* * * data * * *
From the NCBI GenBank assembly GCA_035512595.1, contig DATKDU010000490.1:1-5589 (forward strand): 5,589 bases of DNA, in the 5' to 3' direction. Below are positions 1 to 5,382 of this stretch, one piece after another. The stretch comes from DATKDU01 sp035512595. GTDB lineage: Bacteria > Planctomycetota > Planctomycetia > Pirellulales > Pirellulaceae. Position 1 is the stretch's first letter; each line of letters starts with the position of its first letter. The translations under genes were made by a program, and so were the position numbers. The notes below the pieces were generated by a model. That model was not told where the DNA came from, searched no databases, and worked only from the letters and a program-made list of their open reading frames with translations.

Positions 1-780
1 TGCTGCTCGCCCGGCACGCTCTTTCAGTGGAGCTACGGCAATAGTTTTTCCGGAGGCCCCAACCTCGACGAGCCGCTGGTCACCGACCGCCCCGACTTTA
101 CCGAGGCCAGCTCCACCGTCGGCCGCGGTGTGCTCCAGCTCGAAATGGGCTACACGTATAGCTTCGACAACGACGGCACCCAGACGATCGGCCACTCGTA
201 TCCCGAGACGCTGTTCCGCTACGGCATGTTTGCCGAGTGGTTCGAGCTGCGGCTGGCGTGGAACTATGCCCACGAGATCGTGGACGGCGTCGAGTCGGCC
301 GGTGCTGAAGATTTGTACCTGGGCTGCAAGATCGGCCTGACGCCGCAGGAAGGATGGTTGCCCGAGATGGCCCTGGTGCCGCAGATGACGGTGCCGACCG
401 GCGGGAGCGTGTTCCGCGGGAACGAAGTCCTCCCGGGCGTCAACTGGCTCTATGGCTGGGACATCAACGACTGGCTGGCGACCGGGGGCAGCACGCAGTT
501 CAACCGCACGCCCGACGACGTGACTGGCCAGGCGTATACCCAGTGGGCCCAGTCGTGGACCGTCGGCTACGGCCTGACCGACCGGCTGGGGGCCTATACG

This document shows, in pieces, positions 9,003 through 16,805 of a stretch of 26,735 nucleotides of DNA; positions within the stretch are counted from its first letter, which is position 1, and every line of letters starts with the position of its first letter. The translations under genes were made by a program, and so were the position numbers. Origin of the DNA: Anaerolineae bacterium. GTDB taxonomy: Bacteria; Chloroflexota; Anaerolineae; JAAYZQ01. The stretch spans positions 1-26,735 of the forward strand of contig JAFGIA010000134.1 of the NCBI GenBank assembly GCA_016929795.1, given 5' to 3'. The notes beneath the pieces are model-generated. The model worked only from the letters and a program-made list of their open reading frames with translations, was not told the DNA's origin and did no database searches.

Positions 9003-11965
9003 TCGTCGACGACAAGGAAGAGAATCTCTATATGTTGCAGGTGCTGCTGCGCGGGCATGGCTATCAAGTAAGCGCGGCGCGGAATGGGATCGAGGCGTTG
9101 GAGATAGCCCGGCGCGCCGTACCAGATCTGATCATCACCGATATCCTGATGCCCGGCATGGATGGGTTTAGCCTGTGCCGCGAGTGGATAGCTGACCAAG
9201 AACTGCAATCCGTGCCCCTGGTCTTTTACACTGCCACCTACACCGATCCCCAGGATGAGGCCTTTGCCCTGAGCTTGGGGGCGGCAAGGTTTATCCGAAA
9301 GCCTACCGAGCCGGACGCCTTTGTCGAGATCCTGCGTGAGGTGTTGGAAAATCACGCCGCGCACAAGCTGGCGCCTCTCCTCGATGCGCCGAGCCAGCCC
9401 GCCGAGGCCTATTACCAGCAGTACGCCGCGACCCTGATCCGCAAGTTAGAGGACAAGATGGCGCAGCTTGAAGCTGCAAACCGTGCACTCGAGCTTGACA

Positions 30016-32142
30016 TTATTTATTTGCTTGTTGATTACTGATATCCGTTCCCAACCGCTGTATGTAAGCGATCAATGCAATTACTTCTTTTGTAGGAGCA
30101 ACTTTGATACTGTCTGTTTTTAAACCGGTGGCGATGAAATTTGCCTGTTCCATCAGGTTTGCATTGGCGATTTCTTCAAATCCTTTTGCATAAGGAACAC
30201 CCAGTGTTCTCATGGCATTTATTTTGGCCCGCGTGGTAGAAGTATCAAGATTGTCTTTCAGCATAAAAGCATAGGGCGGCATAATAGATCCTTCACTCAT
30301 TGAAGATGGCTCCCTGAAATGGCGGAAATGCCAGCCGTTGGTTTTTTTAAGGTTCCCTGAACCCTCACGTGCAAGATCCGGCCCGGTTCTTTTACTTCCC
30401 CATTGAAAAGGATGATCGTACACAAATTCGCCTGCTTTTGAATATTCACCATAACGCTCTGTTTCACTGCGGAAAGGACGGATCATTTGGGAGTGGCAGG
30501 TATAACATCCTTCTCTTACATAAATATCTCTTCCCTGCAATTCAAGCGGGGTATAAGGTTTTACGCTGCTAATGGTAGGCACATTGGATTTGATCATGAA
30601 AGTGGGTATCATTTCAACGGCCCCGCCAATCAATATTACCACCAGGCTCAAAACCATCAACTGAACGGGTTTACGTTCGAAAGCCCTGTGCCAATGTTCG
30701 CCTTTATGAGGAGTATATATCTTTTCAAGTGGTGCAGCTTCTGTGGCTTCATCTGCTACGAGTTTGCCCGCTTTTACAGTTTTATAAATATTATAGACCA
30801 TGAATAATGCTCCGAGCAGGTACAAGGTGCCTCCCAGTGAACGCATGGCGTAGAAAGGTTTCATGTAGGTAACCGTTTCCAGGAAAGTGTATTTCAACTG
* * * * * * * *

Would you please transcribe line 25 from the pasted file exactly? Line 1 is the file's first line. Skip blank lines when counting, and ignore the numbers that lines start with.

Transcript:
30801 TGAATAATGCTCCGAGCAGGTACAAGGTGCCTCCCAGTGAACGCATGGCGTAGAAAGGTTTCATGTAGGTAACCGTTTCCAGGAAAGTGTATTTCAACTG